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Volume 538: debated on Tuesday 17 January 2012

I draw the House’s attention to the written statement on my visit to Burma, which was published yesterday. Last week, the Burmese Government and the Karen National Union signed a historic ceasefire. The following day, there was a significant release of political prisoners, which will contribute to greater democratic participation in the parliamentary by-elections. If that momentum can be maintained, we are clearly moving into a new phase in our relations with Burma.

As my right hon. Friend says, the release of 651 political prisoners by the Myanmar Government is a major political statement and certainly one that is to be commended. What confidence does he have that all political prisoners will be released in time for the elections in April this year?

The importance of the timing of last week’s announcement is that yesterday—16 January—was the date for any candidates to register to participate in the 1 April elections in Burma. The release of so many prisoners is therefore an important move ahead of those elections.

My hon. Friend is quite right to ask about other political prisoners. Our assessment is that of the 651 prisoners released on Friday, between 270 and 283 could be considered political prisoners. That means that political prisoners remain, although it must be said that there are definitional disputes over what a political prisoner is between the Burma Government and opposition groups. However, we of course look for the release of all political prisoners in Burma while welcoming that move as a major step forward.

All Members of the House support the release of the political prisoners and share the concern that there are still so many. However, I understand that the released prisoners have not been pardoned, but simply had their sentences suspended. What assurances has the Foreign Secretary had that they will be pardoned and kept out of prison rather than being re-arrested shortly?

My hon. Friend is quite right about the details, although that seems to be the effective way for the President of Burma to secure the release of the prisoners—the laws allowed him to act decisively to release a large number of prisoners. Of course, let me make it absolutely clear that the improvement in relations between Burma, our country and many other countries would come to a very rapid halt and go into reverse were those prisoners to be taken back into custody, but the President of Burma said to me when I was there 10 days ago that Burma’s progress to democracy is irreversible, and all the Ministers I met said that all political prisoners would be released.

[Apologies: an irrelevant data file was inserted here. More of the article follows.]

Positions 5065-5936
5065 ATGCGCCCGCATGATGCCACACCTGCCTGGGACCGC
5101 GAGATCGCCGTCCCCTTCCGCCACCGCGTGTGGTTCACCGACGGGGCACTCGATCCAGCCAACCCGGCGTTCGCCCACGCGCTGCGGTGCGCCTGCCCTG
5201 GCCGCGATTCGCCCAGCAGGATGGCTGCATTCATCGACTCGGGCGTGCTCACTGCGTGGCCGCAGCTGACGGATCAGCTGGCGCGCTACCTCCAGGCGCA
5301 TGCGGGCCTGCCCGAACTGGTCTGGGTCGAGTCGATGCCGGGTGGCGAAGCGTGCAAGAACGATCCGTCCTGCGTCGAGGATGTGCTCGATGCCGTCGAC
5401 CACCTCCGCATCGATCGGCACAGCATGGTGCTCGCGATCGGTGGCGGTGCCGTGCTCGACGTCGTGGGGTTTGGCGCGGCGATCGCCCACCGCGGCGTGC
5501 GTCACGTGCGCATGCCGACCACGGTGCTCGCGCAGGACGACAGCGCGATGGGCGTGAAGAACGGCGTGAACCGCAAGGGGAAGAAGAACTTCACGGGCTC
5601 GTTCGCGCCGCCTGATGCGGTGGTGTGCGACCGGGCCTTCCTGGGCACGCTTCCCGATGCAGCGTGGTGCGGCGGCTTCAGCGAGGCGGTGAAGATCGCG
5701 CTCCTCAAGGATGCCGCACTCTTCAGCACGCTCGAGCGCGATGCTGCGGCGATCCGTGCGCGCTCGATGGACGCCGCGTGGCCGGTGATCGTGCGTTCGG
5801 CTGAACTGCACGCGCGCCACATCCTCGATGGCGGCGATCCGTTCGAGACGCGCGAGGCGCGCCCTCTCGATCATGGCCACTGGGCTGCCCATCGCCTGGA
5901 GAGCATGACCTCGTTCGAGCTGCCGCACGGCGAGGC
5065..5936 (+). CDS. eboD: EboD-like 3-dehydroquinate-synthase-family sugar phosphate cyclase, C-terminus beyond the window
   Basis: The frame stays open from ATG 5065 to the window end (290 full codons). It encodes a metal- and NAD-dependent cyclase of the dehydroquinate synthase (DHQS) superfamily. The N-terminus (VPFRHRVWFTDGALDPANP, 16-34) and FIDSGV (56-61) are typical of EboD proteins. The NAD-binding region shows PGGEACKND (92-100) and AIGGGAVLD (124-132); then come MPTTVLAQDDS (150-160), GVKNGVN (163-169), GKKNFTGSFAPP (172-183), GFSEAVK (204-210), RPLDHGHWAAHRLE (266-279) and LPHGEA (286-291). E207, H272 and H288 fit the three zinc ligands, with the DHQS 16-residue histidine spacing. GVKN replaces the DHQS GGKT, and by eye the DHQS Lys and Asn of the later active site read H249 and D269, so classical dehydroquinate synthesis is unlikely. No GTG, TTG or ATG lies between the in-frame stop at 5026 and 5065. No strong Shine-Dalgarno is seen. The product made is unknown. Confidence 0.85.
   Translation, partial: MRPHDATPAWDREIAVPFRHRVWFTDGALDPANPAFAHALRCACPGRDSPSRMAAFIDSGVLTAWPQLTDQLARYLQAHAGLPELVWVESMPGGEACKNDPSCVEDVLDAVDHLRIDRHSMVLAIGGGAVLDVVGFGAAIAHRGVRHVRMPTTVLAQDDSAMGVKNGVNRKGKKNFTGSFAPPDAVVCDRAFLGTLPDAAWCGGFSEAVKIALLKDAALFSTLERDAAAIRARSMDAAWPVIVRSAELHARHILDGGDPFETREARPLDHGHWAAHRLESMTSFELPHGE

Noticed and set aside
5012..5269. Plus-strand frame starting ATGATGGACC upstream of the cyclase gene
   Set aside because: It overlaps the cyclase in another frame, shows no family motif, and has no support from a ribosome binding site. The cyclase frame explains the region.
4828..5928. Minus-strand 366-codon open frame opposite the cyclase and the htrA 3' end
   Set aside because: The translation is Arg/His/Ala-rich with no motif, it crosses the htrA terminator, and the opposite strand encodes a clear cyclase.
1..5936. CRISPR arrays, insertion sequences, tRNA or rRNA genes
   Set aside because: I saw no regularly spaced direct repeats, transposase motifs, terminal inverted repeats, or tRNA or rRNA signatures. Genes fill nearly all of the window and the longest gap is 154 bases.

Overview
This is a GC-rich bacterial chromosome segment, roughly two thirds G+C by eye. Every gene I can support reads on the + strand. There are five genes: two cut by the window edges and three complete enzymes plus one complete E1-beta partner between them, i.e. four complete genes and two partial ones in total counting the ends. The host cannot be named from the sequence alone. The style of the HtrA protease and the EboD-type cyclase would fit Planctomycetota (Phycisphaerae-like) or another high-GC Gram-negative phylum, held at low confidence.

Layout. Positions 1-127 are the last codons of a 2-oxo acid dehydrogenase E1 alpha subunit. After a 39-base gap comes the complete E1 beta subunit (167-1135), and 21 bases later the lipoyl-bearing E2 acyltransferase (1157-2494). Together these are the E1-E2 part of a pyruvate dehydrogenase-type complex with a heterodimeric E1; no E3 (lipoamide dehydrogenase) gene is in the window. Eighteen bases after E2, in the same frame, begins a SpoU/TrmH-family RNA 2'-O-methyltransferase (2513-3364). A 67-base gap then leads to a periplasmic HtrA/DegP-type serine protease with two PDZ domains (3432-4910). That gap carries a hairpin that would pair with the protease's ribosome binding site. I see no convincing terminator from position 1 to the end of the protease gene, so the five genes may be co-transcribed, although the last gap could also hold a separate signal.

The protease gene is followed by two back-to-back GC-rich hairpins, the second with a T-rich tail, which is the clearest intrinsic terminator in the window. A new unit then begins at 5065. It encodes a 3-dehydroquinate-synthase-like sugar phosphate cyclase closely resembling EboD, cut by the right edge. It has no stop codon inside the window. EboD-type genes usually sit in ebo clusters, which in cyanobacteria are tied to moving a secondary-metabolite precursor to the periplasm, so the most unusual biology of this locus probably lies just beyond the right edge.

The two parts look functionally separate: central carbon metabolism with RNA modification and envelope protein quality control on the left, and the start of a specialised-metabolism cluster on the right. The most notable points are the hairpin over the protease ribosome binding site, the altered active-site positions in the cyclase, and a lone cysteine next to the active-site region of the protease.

Although I welcome the changes and developments with the Karen people, they are far from the only ethnic minority within Burma with which there have been a lot of tensions and difficulties, as the Foreign Secretary will know. Despite progress in some areas, there has been an increase in attacks on other peoples. What discussions did he have on other ethnic minorities and what pressure is he putting on Burma to ensure that every ethnic grouping is included in the democracy that we hope is developing there?

The hon. Lady is quite right: although what has happened in relation to the Karen people is important, other ethnic conflicts continue. I held a meeting with ethnic representatives from around Burma in Rangoon on my visit there and raised this wider matter with the Government at all the meetings I had with them. I also announced an additional £2 million of humanitarian assistance for displaced people in Kachin state, where fighting continues. It is important for the Government of Burma to understand that resolving the conflicts more widely around the borders and ethnic areas remains important.

The Opposition join the Foreign Secretary in welcoming the release of political prisoners in Burma although, as he has acknowledged, many hundreds of men and women remain in prison there for their political beliefs. Will he tell the House what he did to push the Burmese regime to allow greater access for the world’s media, particularly in the run-up to the elections in April, now that restrictions have started to be lifted?

I made the point to Government Ministers there that part of the essential opening up to the rest of the world is access for media representatives. Indeed, on my visit I was able to facilitate that access for the first time and to ensure that BBC correspondents could go to places or get invited to press conferences to which they would not previously have been invited. Each international visit helps to prise open to a greater extent the media’s access to Burma. We will continue with those efforts.

Will the Foreign Secretary join me in extending continued support to the pro-democracy campaigner Aung San Suu Kyi?

I certainly will. I spent the best part of 24 hours with Aung San Suu Kyi during my visit to Rangoon. She is an inspirational figure, a great leader and a great hope for the future of her country.